Danny Payne: Yeah. One of the things they've been preaching at me over the past three years is be more aggressive. So, they put me in the spot in the lineup where they force my hand a little bit. If they're going to keep pumping on some fastballs, I've got to try and be aggressive to it.
What have been the mental challenges for you over the last two years? You mentioned almost trying to be a different player than what your comfort zone was.
Danny Payne: Yeah. It's been tough. Sometimes I flip flop between what I want to do and what kind of player I want to be. I try to be aggressive and at the same time be patient. You get caught in between. I spent this off season deciding that I'm just going to be who I am. I'm not going to try to hit every pitch out of the ballpark. They liked me as I was when I got drafted. I'm just going to stay within myself.
Talk a little about this Petco Park small ball kind of thing. It almost plays into your strengths, one would think.
Danny Payne: Definitely. I think since they brought that up in the camp that's helps a lot of guys out. That definitely does play into my strengths. They're real high on defense, being able to run the bases. One of the things I really wanted to try to work on this spring training is up my contact rate and cut down my strike outs. I made some mechanical fixes to my swing, hopefully make it a little shorter to put the ball in play more. Hopefully, I'll use my legs a little bit. I think they've drafted for Petco. I think in a year or two, you're going to see a lot of guys who run well, play good defense, maybe a bopper or two, but mostly guys who can play to the park.
Do you expect to be extra aggressive on the bases this year when maybe in the past your focus was maybe more on the hitting side and ironing out those things.
Danny Payne: Definitely. It's also tough depending on where you hit in the lineup. I hit anywhere from 1-2-6-7-8-9. Last year, I hit eighth a lot. You don't ever want to be the third out and lead off the next inning with a 9 hole hitter. There're a lot of things that play into that. If you have a big guy like (Matt Clark) Clarkie up, and you want to keep first base open for him, things of that nature. At the same time, you can't let that dictate what you want to do. I think them having us out here early and being more aggressive on the base paths is going to help us. As soon as the season starts, we're all comfortable with our leads and our breaks. I like how they're forcing us to run.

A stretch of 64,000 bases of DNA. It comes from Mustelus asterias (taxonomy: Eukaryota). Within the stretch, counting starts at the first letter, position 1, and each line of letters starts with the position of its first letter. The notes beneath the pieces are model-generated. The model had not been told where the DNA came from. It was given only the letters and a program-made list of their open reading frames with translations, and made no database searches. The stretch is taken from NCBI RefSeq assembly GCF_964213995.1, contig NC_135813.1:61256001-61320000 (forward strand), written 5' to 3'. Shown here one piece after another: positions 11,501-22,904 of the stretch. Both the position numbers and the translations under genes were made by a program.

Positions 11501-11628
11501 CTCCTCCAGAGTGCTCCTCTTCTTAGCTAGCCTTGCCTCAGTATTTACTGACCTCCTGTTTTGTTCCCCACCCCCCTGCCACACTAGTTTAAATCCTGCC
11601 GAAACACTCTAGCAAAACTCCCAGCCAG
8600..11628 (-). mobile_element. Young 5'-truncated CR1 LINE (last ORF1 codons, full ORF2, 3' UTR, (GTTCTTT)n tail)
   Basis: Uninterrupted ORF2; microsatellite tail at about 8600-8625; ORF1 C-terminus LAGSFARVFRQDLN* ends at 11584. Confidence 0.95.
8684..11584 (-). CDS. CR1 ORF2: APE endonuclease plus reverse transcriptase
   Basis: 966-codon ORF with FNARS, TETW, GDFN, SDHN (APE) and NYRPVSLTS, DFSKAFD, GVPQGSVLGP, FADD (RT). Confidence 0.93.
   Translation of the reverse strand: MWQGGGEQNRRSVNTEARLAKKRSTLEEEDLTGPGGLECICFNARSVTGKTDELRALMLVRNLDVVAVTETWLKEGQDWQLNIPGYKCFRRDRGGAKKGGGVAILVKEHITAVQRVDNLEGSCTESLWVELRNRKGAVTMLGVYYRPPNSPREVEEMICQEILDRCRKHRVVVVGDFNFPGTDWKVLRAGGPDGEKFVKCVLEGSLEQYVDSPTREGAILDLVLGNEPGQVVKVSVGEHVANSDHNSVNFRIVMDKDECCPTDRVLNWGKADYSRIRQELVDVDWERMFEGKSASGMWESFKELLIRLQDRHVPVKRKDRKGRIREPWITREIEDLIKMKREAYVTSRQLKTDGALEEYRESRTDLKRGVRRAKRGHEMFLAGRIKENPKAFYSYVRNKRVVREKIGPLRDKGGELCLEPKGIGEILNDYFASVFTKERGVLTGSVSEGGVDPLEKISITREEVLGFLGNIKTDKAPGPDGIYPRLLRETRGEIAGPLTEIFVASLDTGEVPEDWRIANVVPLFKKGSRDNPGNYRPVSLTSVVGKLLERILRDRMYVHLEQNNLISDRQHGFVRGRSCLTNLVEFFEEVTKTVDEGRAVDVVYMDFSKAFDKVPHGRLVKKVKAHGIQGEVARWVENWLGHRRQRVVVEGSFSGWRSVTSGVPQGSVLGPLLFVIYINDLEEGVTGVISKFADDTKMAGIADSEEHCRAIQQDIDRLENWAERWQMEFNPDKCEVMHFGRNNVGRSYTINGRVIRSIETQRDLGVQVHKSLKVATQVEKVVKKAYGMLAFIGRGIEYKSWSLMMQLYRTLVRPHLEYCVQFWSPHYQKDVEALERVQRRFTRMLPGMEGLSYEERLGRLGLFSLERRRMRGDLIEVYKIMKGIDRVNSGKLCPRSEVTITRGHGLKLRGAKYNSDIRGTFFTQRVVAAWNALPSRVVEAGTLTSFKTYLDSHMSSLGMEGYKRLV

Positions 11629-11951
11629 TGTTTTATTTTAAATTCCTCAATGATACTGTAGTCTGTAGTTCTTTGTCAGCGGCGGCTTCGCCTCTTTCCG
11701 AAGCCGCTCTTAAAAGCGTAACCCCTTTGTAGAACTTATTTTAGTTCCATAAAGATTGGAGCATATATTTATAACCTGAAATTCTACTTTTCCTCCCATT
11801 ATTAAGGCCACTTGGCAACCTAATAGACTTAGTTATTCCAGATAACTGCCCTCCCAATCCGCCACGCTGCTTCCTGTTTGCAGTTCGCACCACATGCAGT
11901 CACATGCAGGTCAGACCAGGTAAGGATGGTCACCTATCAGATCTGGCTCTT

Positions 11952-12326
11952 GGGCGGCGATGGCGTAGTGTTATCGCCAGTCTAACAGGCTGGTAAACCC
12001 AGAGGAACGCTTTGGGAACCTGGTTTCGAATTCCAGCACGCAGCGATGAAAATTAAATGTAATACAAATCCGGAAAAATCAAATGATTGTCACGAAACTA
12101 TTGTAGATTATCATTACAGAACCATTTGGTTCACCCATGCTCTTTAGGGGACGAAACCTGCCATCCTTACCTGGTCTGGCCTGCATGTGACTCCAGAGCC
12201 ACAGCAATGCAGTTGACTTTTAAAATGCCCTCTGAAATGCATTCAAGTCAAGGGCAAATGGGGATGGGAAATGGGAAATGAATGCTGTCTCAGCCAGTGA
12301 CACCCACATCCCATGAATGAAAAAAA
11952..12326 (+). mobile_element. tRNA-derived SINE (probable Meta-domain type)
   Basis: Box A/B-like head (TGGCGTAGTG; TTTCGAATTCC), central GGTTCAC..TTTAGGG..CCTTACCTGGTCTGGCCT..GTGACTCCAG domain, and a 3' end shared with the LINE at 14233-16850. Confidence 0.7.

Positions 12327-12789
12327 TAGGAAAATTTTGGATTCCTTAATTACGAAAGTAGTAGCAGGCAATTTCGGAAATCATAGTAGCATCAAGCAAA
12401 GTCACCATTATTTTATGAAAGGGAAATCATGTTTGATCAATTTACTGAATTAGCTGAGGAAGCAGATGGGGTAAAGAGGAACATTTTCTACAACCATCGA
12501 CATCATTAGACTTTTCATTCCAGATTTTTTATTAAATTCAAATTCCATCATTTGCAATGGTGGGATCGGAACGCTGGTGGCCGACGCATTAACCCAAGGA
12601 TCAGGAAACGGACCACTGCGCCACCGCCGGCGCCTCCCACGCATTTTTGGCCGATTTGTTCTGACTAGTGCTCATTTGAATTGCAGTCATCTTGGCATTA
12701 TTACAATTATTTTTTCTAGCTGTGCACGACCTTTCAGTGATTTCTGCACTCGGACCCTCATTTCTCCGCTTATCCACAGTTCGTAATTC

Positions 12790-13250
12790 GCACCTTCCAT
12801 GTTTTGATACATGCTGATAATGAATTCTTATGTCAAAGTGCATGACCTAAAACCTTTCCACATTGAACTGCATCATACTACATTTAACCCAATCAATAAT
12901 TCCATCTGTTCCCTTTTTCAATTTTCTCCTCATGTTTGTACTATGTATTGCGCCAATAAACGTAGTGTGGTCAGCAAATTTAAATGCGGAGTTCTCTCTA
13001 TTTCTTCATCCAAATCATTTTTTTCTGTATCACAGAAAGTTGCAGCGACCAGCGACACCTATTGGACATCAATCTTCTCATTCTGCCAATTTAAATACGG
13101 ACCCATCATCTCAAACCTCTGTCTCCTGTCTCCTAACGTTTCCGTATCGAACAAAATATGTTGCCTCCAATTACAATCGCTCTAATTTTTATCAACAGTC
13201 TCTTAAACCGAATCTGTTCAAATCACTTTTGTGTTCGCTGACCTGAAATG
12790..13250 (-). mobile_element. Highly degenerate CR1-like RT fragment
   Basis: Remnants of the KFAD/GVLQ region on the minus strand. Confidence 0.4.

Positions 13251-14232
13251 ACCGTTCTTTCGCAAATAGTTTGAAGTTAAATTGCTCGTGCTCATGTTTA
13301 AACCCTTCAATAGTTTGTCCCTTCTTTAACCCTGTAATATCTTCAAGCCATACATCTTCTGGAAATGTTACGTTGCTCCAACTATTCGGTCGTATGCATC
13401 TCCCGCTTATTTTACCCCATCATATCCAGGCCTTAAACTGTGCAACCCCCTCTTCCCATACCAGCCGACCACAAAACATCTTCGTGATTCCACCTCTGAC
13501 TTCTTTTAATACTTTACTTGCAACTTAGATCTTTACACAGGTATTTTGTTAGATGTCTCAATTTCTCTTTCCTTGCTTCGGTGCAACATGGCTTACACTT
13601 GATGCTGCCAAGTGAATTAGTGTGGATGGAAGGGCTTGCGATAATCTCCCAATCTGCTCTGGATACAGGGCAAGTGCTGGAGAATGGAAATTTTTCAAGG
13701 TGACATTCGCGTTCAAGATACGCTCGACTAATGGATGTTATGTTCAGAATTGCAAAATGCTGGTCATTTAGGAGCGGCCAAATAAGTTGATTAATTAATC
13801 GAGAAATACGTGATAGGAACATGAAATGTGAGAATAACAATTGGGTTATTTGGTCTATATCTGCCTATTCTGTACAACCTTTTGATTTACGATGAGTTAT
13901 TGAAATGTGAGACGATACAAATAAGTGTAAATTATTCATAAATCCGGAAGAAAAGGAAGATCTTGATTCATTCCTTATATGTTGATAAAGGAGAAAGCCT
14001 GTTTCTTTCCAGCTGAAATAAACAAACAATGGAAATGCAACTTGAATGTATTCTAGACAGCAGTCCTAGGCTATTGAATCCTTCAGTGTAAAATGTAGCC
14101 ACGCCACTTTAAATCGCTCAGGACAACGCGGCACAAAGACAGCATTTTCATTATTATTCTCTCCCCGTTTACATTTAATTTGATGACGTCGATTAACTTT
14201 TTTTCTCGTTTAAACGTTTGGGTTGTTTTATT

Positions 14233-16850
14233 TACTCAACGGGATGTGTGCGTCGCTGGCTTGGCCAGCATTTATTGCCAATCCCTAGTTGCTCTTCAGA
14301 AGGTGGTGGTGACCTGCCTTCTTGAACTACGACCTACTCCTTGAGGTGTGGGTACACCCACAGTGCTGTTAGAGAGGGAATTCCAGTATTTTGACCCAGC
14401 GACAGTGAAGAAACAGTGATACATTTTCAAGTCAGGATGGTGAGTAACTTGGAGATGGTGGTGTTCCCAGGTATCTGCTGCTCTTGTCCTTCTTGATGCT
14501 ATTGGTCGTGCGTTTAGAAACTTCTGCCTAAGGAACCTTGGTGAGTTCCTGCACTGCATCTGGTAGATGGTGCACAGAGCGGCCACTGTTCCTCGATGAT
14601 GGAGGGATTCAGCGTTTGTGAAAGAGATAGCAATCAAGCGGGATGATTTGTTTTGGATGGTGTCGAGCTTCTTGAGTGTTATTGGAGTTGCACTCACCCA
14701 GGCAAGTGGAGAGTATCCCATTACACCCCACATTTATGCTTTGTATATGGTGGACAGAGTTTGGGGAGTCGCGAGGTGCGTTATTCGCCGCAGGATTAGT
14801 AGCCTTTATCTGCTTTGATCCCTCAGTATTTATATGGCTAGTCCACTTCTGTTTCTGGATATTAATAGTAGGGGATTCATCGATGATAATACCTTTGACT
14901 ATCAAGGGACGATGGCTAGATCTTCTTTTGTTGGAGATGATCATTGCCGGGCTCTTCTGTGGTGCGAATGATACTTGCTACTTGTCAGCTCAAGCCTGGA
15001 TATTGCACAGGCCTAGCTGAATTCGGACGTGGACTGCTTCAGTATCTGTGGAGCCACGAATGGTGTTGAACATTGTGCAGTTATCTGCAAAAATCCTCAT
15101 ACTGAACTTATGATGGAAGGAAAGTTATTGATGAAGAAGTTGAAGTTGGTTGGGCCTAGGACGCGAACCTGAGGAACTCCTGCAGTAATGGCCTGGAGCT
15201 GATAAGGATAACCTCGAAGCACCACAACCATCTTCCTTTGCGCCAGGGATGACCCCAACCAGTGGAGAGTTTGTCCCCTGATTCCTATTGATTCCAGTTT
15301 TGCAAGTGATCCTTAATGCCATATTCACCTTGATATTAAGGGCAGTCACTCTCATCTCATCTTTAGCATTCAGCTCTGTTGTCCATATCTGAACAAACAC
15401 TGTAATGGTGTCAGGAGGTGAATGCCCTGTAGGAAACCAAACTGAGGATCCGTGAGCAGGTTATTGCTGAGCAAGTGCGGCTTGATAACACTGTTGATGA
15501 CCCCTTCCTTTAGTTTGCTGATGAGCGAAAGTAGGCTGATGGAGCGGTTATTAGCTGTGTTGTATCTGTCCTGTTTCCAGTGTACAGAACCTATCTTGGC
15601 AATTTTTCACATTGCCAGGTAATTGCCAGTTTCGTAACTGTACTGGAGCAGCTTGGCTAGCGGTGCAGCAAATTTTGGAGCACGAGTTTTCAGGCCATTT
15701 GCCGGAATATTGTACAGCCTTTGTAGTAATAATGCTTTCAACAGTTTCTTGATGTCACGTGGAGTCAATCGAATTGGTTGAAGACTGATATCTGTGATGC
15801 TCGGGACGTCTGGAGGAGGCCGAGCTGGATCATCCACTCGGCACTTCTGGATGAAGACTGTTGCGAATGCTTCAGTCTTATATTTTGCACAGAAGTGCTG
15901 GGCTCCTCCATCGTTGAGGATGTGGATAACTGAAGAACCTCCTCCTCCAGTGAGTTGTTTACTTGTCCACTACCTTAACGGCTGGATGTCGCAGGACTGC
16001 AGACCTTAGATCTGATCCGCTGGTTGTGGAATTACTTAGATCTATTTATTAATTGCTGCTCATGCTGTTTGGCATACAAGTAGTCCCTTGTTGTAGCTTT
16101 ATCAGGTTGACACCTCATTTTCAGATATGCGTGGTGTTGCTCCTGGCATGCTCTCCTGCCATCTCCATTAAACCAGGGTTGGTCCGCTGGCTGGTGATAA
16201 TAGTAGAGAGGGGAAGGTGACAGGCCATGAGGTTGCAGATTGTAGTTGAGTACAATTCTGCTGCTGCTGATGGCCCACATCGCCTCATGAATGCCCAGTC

One thing that Grady Fuson said – obviously he's no longer with us – was that you were close to breaking out. What does that mean to be close to breaking out?
Danny Payne: It means being consistent. I was up and down, up and down. That's the toughest thing in this game. If you can be consistent, then you're going to go a long way. I felt like I got close last year, regressed a little bit, and got down on myself some. That was my first full season. First and foremost, I was happy to stay healthy. That was my first healthy season since my freshman year in college. That was really something I really wanted to focus on, take care of my body. You can't do anything if you're not on the field. It was close. I know what I was doing right. I know now the adjustments that I need to make to finish breaking out. Close, but we'll be ready to go.
Where's the confidence now?
Danny Payne: It's good. Confidence. It's up and down. Every year, you're learning. You have another year under your belt. You start to see some guys that you've seen throughout the league. You kind of have an idea of how some teams are as an organization. The mental part starts to play a bigger part in the game the longer you play, because you start to recognize kids and teams, things of that nature. So, the confidence is good. You play around great players. The Padres have drafted well the last three or four years since I've been here. So, if you have guys that can do other things, it takes all the pressure off you.
How are you handling that outside pitch? It seemed like that was a bit of a trouble spot for you?